Scientists have discovered a bacteria that eats toxic metals in water, making it safe for consumption

By Alma Fabiani

Published Sep 25, 2021 at 08:41 AM

Reading time: 1 minute

Scientists at the Indian Institute of Technology, Banaras Hindu University (IIT-BHU) have discovered a bacteria capable of separating toxic metal from water, making the water safe for human consumption. The research was published in the international Journal of Environmental Chemical Engineering, where the scientists named the bacteria “Microbacterium paraoxydans strain VSVM IIT (BHU).” So, how does it work exactly and what makes water unsafe in the first place?

The strain—let’s not use its long-winded name—was isolated by Doctor Vishal Mishra and PhD student Veer Singh who removed the toxins from water that was procured from a contaminated site. The bacteria separates toxic hexavalent chromium from wastewater. In case that doesn’t make much sense to you—I hear you—the toxic elements, in this case metals, present in water can, if consumed, cause health problems including different kinds of cancers, liver ailments, and kidney issues.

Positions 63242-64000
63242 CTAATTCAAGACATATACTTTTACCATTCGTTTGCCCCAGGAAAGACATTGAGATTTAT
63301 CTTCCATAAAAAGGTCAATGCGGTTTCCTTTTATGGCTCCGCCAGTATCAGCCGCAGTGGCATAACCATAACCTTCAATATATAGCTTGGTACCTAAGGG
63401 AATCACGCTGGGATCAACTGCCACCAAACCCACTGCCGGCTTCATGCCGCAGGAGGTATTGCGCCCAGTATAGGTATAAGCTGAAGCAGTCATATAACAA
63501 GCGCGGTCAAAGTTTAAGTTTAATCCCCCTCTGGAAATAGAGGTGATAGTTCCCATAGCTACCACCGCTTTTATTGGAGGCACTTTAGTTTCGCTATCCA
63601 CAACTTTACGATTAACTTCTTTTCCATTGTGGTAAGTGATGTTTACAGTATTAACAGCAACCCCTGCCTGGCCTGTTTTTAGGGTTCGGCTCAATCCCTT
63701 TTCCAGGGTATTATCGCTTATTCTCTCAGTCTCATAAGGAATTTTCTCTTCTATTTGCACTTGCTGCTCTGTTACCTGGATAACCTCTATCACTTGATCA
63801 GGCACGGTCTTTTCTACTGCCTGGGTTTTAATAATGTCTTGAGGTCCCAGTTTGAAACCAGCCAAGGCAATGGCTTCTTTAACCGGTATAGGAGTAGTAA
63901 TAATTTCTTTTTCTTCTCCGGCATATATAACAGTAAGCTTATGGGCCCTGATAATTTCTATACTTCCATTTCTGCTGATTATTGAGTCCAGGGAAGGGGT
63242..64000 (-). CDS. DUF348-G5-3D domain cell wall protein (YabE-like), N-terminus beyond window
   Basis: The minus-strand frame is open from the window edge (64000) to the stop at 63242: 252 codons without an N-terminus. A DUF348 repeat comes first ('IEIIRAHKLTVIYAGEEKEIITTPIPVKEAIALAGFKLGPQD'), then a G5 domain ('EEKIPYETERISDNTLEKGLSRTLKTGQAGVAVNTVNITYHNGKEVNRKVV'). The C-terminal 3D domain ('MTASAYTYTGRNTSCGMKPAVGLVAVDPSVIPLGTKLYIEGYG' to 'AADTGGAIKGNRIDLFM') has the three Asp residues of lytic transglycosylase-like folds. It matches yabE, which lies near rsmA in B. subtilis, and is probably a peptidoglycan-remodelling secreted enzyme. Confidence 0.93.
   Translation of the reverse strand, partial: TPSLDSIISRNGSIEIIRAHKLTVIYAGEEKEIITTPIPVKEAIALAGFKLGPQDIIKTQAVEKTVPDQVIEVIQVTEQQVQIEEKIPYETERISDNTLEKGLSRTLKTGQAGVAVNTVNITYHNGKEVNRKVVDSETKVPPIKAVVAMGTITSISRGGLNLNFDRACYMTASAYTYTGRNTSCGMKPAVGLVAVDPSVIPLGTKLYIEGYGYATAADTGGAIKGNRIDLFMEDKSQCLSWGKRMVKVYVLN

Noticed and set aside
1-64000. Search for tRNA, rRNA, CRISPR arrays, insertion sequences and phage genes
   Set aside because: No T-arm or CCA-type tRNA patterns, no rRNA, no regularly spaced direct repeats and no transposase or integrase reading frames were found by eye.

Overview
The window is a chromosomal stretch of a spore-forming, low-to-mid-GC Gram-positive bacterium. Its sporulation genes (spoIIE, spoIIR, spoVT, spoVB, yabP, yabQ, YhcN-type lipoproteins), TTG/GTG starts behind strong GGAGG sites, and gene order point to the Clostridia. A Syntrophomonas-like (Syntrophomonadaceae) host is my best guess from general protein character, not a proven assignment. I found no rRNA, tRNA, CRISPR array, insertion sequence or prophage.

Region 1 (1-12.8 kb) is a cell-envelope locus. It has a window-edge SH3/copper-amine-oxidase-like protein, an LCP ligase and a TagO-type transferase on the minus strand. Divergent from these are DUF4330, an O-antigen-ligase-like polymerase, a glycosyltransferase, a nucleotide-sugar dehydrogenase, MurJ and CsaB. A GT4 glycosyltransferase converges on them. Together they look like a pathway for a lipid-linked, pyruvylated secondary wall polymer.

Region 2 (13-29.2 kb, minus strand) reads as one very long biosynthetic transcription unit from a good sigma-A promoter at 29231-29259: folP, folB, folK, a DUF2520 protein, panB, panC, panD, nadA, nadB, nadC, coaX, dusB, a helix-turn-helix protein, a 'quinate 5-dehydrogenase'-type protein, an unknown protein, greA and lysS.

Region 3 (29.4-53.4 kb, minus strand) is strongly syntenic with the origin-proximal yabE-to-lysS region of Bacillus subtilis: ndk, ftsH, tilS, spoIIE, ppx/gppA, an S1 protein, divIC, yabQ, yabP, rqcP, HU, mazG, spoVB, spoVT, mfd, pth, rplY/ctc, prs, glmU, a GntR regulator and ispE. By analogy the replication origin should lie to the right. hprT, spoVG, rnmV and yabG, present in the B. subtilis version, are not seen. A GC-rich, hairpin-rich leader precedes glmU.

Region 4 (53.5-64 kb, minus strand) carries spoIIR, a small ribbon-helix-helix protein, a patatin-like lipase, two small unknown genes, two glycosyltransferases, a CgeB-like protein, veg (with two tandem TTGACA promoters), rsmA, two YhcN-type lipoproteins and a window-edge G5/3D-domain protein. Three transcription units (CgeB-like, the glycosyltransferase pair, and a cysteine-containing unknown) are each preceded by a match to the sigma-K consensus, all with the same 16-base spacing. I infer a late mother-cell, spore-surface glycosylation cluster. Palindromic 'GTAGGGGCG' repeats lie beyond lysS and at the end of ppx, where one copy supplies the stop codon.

According to the researchers, the bacterial strain is able to tolerate high concentrations of hexavalent chromium, which they believe is highly effective for removing the toxic material from wastewater when compared to more conventional methods.

If this strain were ever to be included in water treatment practices, any additional separation process would then become unnecessary. On top of that, the researchers also claim that the bacterial treatment would be way cheaper than current methods in terms of required equipment and chemicals.

When researching the bacteria, the team tested its reaction to hexavalent chromium in industrial as well as synthetic wastewater and found satisfactory results. This proves how effective using the bacteria as part of a new water treatment technique could be. “Bacteria is easy to cultivate and can serve the purpose extremely well. Unlike water treatment, no skilled workforce is required to culture bacteria,” wrote the India Times.

In India, where clean water access remains a privilege in many regions, the strain’s easy-to-use capability could change things for the better. Water-borne diseases kill 3.4 million people in the world, mostly in developing countries each year, according to the World Health Organization (WHO). Metals like hexavalent chromium and the illnesses they can lead to have been a big problem especially in India and China. Most of these metals are consumed through contaminated water in the developing world.

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